Bradley Domangue 2016-08-25 02:21:52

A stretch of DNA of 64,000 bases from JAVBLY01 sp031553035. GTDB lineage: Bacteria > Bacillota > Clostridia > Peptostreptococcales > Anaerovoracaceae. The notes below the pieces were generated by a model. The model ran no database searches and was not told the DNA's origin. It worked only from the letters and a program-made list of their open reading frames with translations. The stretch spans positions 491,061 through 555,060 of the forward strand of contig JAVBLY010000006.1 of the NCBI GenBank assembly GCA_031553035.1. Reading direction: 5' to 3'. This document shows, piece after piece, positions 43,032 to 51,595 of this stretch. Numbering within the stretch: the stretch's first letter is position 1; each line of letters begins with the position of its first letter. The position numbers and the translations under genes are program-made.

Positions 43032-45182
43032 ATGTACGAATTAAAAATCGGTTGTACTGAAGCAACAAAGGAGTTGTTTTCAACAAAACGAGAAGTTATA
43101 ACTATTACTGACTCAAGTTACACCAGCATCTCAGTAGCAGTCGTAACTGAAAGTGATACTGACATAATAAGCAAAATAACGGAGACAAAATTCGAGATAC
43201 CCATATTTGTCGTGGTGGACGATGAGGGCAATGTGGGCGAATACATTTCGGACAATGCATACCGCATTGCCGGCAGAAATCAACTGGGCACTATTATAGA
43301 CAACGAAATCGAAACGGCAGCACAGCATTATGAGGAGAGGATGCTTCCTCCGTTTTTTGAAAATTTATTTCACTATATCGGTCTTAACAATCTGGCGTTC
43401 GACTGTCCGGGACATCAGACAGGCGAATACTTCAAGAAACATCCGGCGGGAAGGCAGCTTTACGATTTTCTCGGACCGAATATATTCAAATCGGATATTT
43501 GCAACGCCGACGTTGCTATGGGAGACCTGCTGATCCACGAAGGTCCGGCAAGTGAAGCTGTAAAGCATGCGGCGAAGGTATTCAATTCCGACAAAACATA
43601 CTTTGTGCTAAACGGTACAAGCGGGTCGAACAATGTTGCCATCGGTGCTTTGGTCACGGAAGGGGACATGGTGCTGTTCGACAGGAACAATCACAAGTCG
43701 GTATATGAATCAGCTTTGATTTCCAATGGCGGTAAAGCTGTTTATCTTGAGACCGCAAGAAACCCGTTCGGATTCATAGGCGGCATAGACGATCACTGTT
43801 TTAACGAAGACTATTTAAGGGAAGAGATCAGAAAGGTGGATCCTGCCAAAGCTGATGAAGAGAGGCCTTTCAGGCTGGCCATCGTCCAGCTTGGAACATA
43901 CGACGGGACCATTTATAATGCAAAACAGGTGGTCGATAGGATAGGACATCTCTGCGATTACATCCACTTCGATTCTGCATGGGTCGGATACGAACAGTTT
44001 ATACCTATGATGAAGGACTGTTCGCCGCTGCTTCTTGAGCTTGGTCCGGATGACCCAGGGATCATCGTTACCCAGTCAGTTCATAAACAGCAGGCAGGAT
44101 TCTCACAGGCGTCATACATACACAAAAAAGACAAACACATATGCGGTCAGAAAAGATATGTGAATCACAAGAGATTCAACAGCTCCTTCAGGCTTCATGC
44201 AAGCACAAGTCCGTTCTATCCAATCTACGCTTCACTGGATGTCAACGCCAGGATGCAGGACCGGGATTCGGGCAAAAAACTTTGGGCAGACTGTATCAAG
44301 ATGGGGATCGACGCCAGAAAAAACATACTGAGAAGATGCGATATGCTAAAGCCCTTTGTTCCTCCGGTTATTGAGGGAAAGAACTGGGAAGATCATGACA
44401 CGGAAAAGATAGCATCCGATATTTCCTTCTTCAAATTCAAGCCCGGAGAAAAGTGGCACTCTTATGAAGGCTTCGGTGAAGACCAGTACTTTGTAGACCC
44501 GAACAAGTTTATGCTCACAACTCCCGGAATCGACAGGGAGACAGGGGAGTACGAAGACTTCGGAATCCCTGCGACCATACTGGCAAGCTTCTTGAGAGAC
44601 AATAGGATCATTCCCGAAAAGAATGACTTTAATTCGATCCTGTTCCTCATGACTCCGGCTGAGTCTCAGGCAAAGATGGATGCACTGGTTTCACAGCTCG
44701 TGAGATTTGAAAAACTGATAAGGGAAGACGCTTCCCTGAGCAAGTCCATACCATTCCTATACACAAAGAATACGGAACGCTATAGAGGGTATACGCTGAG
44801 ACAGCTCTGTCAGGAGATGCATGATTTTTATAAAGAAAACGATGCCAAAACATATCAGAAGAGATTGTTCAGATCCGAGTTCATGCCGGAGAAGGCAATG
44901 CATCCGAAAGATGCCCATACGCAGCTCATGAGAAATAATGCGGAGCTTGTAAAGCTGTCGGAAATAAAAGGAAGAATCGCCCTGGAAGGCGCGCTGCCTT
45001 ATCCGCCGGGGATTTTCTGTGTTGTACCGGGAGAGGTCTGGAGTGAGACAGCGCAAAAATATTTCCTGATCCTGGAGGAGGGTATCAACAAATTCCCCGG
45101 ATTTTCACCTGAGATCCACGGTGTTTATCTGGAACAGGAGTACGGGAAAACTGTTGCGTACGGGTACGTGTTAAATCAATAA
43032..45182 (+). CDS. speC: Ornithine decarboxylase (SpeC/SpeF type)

The U.S. Department of Education’s Office for Civil Rights, in coordination with the Department of Justice’s Civil Rights Division, issued new guidance in May to address the usage of certain school facilities by transgender students in the context of Title IX. The word “transgender,” according to the Office for Civil Rights, describes individuals whose gender identity is different from the sex they were assigned at birth.1 Transgender issues have garnered significant attention from the press, parents, educational professionals, and politicians.2 Based on the recent flurry of state and national legal queries, some school officials are treading carefully to recognize federal guidance as well as guidance from the state and local levels.3 Title IX of the Education Amendments of 1972 provides that: “[n]o person ... shall, on the basis of sex, be excluded from participation in, be denied the benefits of, or be subjected to discrimination under any education program or activity receiving federal financial assistance.” 20 U.S.C. § 1681(a). Under Title IX, 20 U.S.C. § 1681, et seq., school districts and higher education institutions that receive federal funds must have policies that effectively prevent discrimination against a student based on that student’s sex.4 Failure to do so can result in the loss of federal funding. The Department of Education and the DOJ’s recent Dear Colleague Letter on Transgender Students was in response to requests from education professionals and institutions seeking clarification regarding the balance of transgender students’ rights, privacy issues for nontransgender students, and Title IX.5 Dear Colleague Letters from the Office for Civil Rights are not regulations in and of themselves; however, the office considers them significant guidance to prevent possible violations under Title IX and other statutes within its jurisdiction. If a complaint is filed under Title IX, the office will use standards established under its previous decisions and guidance as the basis for its finding.6 The letter issued May 13 states that Title IX prohibits “discrimination based on a student’s gender identity, including discrimination based on a student’s transgender status.”7 As such, educational institutions must provide transgender students equal access to educational programs and activities. It states that “as is recognized in civil rights cases, the desire to accommodate others’ discomfort cannot justify a policy that singles out and disadvantages” transgender students.8 Additionally, a “school’s failure to treat students consistent with their gender identity may create or contribute to a hostile environment in violation of Title IX.”9 The letter provides specific guidance concerning how educational institutions should accommodate transgender students to avoid violating Title IX: 1) Maintain a safe nondiscriminatory environment. Although Texas has anti-bullying laws and school districts have policies preventing bullying, the guidance letter states that a student being targeted by other students, school employees, or third parties on school property, based on that student’s transgender status, is not just bullying but is harassment that violates Title IX, and schools should investigate it as such and take effective steps to stop it.10 2) Identification documents, names, and pronouns. Schools must treat transgender students consistent with their gender identities even if their education records or identification documents indicate that the student’s sex assigned at birth is different from the student’s gender identity. This specifically includes using pronouns and names consistent with the student’s gender identity.11 3) Sex-segregated activities and facilities. Transgender students must be permitted access to restrooms and locker rooms that coincide with their gender identities. Schools must review whether or not a transgender student can play on sports teams that are in line with that student’s gender identity. Schools must also accommodate transgender students in housing and overnight lodging and cannot, for example, require a transgender female to sleep in the same area as males because the transgender student’s sex assigned at birth is male nor can the school assign the student to a private room in housing or on overnight trips if students are typically assigned shared rooms. According to the letter, such action done only to avoid controversy or community concerns is discriminatory and violates Title IX.12 Addressing some political and community leaders who have cited privacy issues and safety concerns for nontransgender students, the federal guidance letter stipulates that these are not sufficient to isolate transgender students to unisex restrooms or locker rooms; however, it also states that schools can offer students with privacy concerns access to unisex bathrooms.13 Educational institutions should review each transgender student’s case individually and consider the current student’s status in his or her gender transition, obtain input from parents and other persons familiar with the student, and consider other factors, including the student’s age and how comfortable the student is with his or her personal information given to the school being shared with others, including various educators and other students, staff, and parents. There is limited federal caselaw regarding Title IX and transgender students, but the letter looks to caselaw regarding Title VII of the Civil Rights Act of 1964 and transgender employees and discrimination claims based on sex.14 On April 19, a federal court of appeals issued a decision, which is not binding on Texas courts, regarding a transgender student’s Title IX discrimination claim.15 The court ruled that the Office for Civil Rights’ interpretation of Title IX was within its powers and scope and that, because it has jurisdiction over Title IX, its guidance on Title IX and transgender students was applicable under current law. It remanded the case back to the lower court to review the student’s complaint under the office’s guidance and interpretation. The U.S. Supreme Court has since blocked the lower court’s decision to allow the transgender male to use male facilities until the court has had a chance to review the school board’s petition for writ of certiorari.16 In Texas, some have expressed concern that various school districts and the Department of Education have overreached in their attempts to implement Title IX protections for transgender students. On May 25, Texas and 10 other states sued the Department of Education and other federal agencies seeking declaratory and injunctive relief based on federal overreach regarding the agencies’ interpretation of federal laws and transgender issues.17 On August 12, a preliminary injunction hearing was held in district court in the Northern District of Texas, and on August 21, Judge Reed O’Connor granted a nationwide temporary injunction preventing the guidance from the Department of Education and the DOJ from going into effect.18 According to O’Connor, “[t]his case presents the difficult issue of balancing the protection of students’ rights and that of personal privacy when using school bathrooms, locker rooms, showers, and other intimate facilities, while ensuring that no student is unnecessarily marginalized while attending school.”19 The court found that the injunction was proper because the Department of Education failed to comply with the Administrative Procedures Act by: (1) foregoing the APA’s notice and comment requirements, and (2) issuing directives that contradict existing legislative and regulatory texts.20 The court also ruled that a preliminary injunction was proper because the U.S. Supreme Court had recently issued a preliminary injunction on the court decision in G.G. ex rel. Grimm v. Gloucester Cnty. Sch. Bd.21 According to the court, the Department of Education’s interpretation of “sex” in its own regulations is not ambiguous and is specific to one’s sex assigned at birth and that Congress’s intent when Title IX was passed and enacted was specific to one’s sex assigned at birth.22 The injunction will remain in place until the court has made a final decision in this case or until the 5th Circuit Court of Appeals takes additional action.23 Additionally, Fort Worth Independent School District was recently criticized by state officials for providing expansive new protections to transgender students, including procedures that could potentially be interpreted as preventing district employees from sharing information with transgender students’ parents based on the request of the students.24 The Texas Attorney General recently issued an opinion specifically stating that, “[t]o the extent that the Transgender Student Guidelines adopted by Fort Worth Independent School District superintendent limit parental access to information about their child and operate to encourage students to withhold information from parents contrary to the provisions in chapter 26 [of the Texas Education Code], they violate state law.”25 Fort Worth Independent School District has since modified its policy to reflect the attorney general’s guidance.26 To say that the current status of law regarding transgender issues is unsettled is an understatement. School districts and educational institutions are waiting to see what kind of action the Department of Education and the DOJ might take, while also watching the next moves of its state leaders. As more lawsuits are filed and more court decisions are issued, school districts and other educational institutions should have a clearer understanding of how best to implement Title IX with respect to transgender students as well as their entire student body.27 Before taking additional policy steps, they should contact and get advice from their own counsel as the legal ground continues to change.28 Notes 1) A full review of transgender terminology can be found on the website for the National Center of Transgender Equality, http://www.transequality.org/issues/resources/transgender-terminology. 2) Ayala, Eva-Marie, Debate rages over Fort Worth ISD superintendent’s transgender bathroom policy, The Dallas Morning News (May 10, 2016), http://educationblog.dallasnews.com/2016/05/top-texas-official-takes-his-fight-against-transgender-policy-on-the-road-to-fort-worth .html/; Bissinger, Buzz, Caitlyn Jenner: The Full Story, Vanity Fair (June 25, 2015), http://www.vanityfair.com/hollywood/2015/06/caitlyn-jenner-bruce-cover-annie-leibovitz; Philipps, Dave, North Carolina Bans Local Anti-Discrimination Policies, New York Times (March 23, 2016), http://www.nytimes.com/2016/03/24/us/north-carolina-to-limit-bathroom-use-by-birthgender.html?mtrref=www.nytimes.com&gwh=B478BCAA2A33B5DFDEF1331C9B24DB69 &gwt=pay; Steinmetz, Katy, The Transgender Tipping Point, Time Magazine (May 29, 2014), http://time.com/135480/transgender-tipping-point/. 3) Regarding safety, the Office for Civil Rights has stated that transgender students are a vulnerable population who may face open hostility by other students and some adults. 4) Additionally, schools and other educational institutions are prohibited from discriminating against transgender employees under Title VII. What You Should Know About EEOC and the Enforcement Protections for LGBT Workers, U.S. Equal Employment Opportunity Commission, https://www.eeoc.gov/eeoc/newsroom/wysk/enforcement_protections_lgbt_workers.cfm; Lusardi v. Dep't of the Army, EEOC Appeal No. 0120133395, 2015 WL 1607756 (Mar. 27, 2015)(that intentional misuse of a transgender employee’s new name and pronoun may constitute sex-based discrimination and/or harassment), Jameson v. U.S. Postal Service, EEOC Appeal No. 0120130992, 2013 WL 2368729 (May 21, 2013), (that an employer’s failure to revise its records pursuant to changes in gender identity stated a valid Title VII sex discrimination claim); Complainant v. Dep’t of Veterans Affairs, EEOC Appeal No. 0120133123, 2014 WL 1653484 (Apr. 16, 2014). 5) Dear Colleague Letter on Transgender Students, issued by U.S. Department of Justice, Civil Rights Division, and U.S. Department of Education, Office for Civil Rights. (May 13, 2016). 6) Id. at 1. 7) Id. at 2. 8) Id. 9) Id. 10) Id. at 2-3. 11) Id. (Additionally, the Dear Colleague Letter says schools cannot require medical documentation that the student is transgender.) 12) Id. 13) Id. at 2-3; Township High School District 211 (Ill.), Agreement to Resolve, OCR Case # 05-14-1055 (December 2, 2015). 14) Dear Colleague Letter on Transgender Students, issued by U.S. Department of Justice, Civil Rights Division, and U.S. Department of Education, Office for Civil Rights. (May 13, 2016) p. 2, fn. 5; See, e.g., Price Waterhouse v. Hopkins, 490 U.S. 228 (1989); Oncale v. Sundowner Offshore Servs. Inc., 523 U.S. 75, 79 (1998); Macy v. Dep’t of Justice, EEOC Appeal No. 012012081, WL 1435995 (Apr. 20, 2012). 15) G.G. ex rel. Grimm v. Gloucester Cnty. Sch. Bd., 822 F.3d 709 (4th Cir., 2016). 16) Gloucester Cnty. Sch. Bd. v. G.G. ex rel. Grimm, 579 U.S. ___, No. 16A52 (Aug. 3, 2016). 17) State of Texas, et al. v. United States of America; United States Department of Education, et al., Case No. 7:16-cv-00054-O (N.D. Tex. filed May 25, 2016). Two more states joined this lawsuit on July 6, 2016, and the plaintiffs amended the complaint seeking a nation-wide injunction instead of an injunction in just those states that are parties to the lawsuit. (Dkt. 11). 18) Id. (Dkt. 58). 19) Id., p. 1. 20) Id., p. 2. 21) Id., fn. 15; Supra previous paragraph. 22) Id., pp. 29-32. 23) Id., p. 37. 24) Tex. Att’y Gen. Op. No. KP-0100 (2016) at 2. “School personnel may only share this information on a need-to-know basis or as the student directs. This includes sharing information with the student’s parent or guardian” (citing FWISD guidance). 25) Id. at 6. 26) Taft, Isabelle, Fort Worth Revises Transgender Student Guidelines, Texas Tribune (July 20, 2016), https://www.texastribune.org/2016/07/20/fort-worth-revises-transgender-studentguidelines/. 27) Balingit, Moriah and Emma Brown, Transgender Students in Maryland, Wisconsin File Federal Discrimination Lawsuits, The Washington Post (July 19, 2016), https://www.washingtonpost.com/local/education/transgender-students-in-maryland-wisconsin-file-federal-discrimination-lawsuits/2016/07/19/2bd11f92-4dda-11e6-a7d8-13d06b37f256_story.html. 28) This article is meant for informational purposes only and should not be interpreted as legal guidance or advice. Any legal advice should be sought from your attorney. BRADLEY DOMANGUE is an attorney at Thompson & Horton and focuses his legal practice on the representation of schools, colleges, and other public entities. Prior to joining Thompson & Horton, Domangue worked in education law and policy as an attorney, a legislative aide, a senior policy analyst, and a journalist. He has worked on various educational issues including school finance, special education, student discipline, employment law, construction, and the public information and open meetings acts. For more information, go to thompsonhorton.com/BradDomangue.htm.